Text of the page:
Many secular scientists consider so-called “feathered dinosaurs” to be evidence of dinosaurs evolving into birds. Clearly defined anatomy-based categories exist for both “bird” and “dinosaur,” but evolution requires a bird-to-dinosaur transition.1 In living creatures, only birds—not mammals or reptiles—have feathers. Furthermore, with a few controversial exceptions,2 all extinct feathered animals are acknowledged as birds. Even bird-feather proteins called keratins are unique.3
The use of feathers to fly “affects virtually every aspect of feather design and construction.”4 A flight feather has a long, slender central shaft called a rachis. From this extend the barbs, and from these extend the even smaller barbules. The barbules on one side of the barb are smooth, but, like Velcro, they link to tiny hook-shaped barbules on the opposite side.
Assuming hypothetical feathers on dinosaurs functioned as modern feathers do, they must consist of all the required working parts. Even the angle, thickness, shape, and construction of the parts must all exist and be assembled within narrow tolerances.5 So far, Darwinists have only impressions of “protofeathers” that they assume were structures on the way to becoming modern feathers. But until they became functional feathers, it appears they would have decreased a creature’s fitness, making them less likely to persist in future generations.6
Consequently, a biblical creation worldview rejects the supposition that protofeathers were structures on the way to evolving into flight feathers. So, what were they? Possibly skin collagen fibers, not feathers. Some resemble fossil preparation marks, which are caused by tools used to uncover and excavate fossils. For these reasons, many researchers are “skeptical of inferring feathers when there are no feathers preserved” with bona fide dinosaurs in the fossil record.7
The difficulties in determining whether or not a fossil is a feathered dinosaur are many. Most fossils consist only of fragmented skeletal parts. Others show only ambiguous impressions in stone. Unfamiliar creatures that demonstrate evidence of feather-like structures may have been unusual birds like today’s ostrich—not dinosaurs.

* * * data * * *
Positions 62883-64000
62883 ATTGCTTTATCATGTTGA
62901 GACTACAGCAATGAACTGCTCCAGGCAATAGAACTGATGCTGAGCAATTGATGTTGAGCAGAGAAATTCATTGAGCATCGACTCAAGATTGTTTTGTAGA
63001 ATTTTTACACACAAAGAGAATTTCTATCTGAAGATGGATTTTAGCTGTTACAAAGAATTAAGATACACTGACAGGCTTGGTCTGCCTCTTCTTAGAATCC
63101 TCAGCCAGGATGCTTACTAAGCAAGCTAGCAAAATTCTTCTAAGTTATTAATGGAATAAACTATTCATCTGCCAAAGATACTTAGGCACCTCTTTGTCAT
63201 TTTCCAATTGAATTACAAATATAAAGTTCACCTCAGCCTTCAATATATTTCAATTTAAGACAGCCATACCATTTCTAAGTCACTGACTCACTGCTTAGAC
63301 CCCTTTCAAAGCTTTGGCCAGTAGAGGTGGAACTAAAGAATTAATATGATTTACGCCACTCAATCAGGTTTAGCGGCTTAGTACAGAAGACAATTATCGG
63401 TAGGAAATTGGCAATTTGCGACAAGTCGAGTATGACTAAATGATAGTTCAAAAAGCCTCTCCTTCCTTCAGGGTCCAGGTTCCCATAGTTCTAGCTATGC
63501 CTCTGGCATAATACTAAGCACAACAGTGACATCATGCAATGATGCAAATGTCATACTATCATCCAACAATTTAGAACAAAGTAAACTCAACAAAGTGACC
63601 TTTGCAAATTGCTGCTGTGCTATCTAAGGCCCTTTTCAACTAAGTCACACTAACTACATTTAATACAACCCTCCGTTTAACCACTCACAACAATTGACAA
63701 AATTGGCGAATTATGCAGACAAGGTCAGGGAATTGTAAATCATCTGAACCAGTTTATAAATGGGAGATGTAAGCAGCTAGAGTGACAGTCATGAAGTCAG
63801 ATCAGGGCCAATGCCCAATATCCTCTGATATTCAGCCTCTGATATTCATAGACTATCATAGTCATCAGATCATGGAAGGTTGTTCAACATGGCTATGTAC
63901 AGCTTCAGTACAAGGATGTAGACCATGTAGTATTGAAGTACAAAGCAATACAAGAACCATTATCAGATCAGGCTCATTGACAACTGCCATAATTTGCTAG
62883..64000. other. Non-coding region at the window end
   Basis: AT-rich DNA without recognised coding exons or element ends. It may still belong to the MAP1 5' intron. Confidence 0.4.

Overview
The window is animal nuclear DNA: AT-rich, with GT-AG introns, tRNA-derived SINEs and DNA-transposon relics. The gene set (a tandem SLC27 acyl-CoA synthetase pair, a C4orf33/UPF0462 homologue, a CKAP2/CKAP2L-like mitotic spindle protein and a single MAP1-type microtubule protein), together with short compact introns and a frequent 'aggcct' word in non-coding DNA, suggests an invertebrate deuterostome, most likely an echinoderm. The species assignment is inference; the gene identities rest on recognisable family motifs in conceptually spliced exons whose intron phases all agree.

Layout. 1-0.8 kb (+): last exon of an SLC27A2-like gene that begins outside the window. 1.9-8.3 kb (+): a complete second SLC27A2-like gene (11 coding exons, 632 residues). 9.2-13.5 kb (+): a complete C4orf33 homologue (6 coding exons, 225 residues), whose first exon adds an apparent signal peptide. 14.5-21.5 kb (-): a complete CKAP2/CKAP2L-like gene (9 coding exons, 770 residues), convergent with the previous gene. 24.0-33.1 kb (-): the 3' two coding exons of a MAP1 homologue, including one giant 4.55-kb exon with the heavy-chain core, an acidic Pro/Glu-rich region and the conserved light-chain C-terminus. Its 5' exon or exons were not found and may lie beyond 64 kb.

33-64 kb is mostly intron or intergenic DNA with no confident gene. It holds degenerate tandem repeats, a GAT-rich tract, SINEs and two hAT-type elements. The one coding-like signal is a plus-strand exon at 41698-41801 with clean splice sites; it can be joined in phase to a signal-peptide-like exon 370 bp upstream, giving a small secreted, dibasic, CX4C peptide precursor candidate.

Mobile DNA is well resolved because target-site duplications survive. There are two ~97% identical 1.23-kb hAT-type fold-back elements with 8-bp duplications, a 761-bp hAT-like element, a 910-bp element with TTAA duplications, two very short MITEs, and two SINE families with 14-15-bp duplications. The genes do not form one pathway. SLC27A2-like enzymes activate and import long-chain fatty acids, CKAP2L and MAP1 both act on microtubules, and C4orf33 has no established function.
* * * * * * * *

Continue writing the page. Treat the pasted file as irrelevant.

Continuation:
For these and other reasons, even some evolutionists have rejected the “feathered dinosaur” conclusion.8 Rather, they interpret the fibers not as protofeathers but as partly decayed integument, which is skin or hide.9 Theagarten Lingham-Soliar suggests that because the Sinosauropteryx fossil was found associated with lake biota, it was probably semiaquatic. Filaments that grew from its skin resembled the smooth, downy feathers used in pillows. They may have helped waterproof it like modern duck feathers.10
No evidence for feather evolution exists. Feathers in the fossil record are consistently fully formed.11 Extensive study of one of the oldest known feathers—a 69-millimeter-long, well-preserved, claimed Archaeopteryx feather—reveals that all its major details match those of modern bird feathers.12 Thus, one might expect to find fully developed feathers on dinosaurs, but “protofeather” fibers don’t fill the bill.
Without the wishful evolutionary thinking, the current evidence suggests that protofeathers were not structures evolving into feathers but likely decayed skin with fossilized collagen fibers remaining. Further research may change the conclusion that feathered dinosaurs did not exist, but until then we must go with the existing evidence, which disputes the feathered dinosaur theory. This conclusion takes the wind out of the sails of an evolutionary link between dinosaurs and birds.
- Sloan, C. 1999. Feathers for T. rex? National Geographic. 196 (5): 99-103.
- Although evolutionists have described some extinct feathered animals as links between dinosaurs and birds, each such designation is contested by other evolutionists.
- Brush, A. H. 1996. On the origin of feathers. Journal of Evolutionary Biology. 9: 131-142.
- Witmer, L. M. 1995. The Search for the Origin of Birds. New York: Franklin Watts, 9.
- Tarsitano, S. F. et al. 2000. On the Evolution of Feathers from an Aerodynamic and Constructional View Point. American Zoologist. 40 (4): 676-686.
- Thomas, B. and J. Sarfati. 2018. Researchers remain divided over ‘feathered dinosaurs.’ Journal of Creation. 32 (1): 121-127.
- McLain, M. A., M. Petrone, and M. Speights. 2018. Feathered dinosaurs reconsidered: New insights from baraminology and ethnotaxonomy. In Proceedings of the Eighth International Conference on Creationism. J. H. Whitmore, ed. Pittsburgh, PA: Creation Science Fellowship, 477.
- For both sides’ position, see Davis, M. J. 1991. The Case of the Flying Dinosaur. Boston: NOVA.
- Feduccia, A. 1999. The Origin and Evolution of Birds. New Haven, CT: Yale University Press; Feduccia, A., T. Lingham-Soliar, and J. R. Hinchliffe. 2005. Do Feathered Dinosaurs Exist? Testing the Hypothesis on Neontological and Paleontological Evidence. Journal of Morphology. 266: 125-166.
- Lingham-Soliar, T. 2012. The evolution of the feather: Sinosauropteryx, life, death, and preservation of an alleged feathered dinosaur. Journal of Ornithology. 153 (3): 699-711.
- Brush, On the origin of feathers, 132.
- Parkes, K. C. 1966. Speculations on the origin of feathers. Living Bird. 5: 77-86.
* Dr. Bergman holds multiple degrees and is a former adjunct associate professor at the University of Toledo Medical School in Ohio.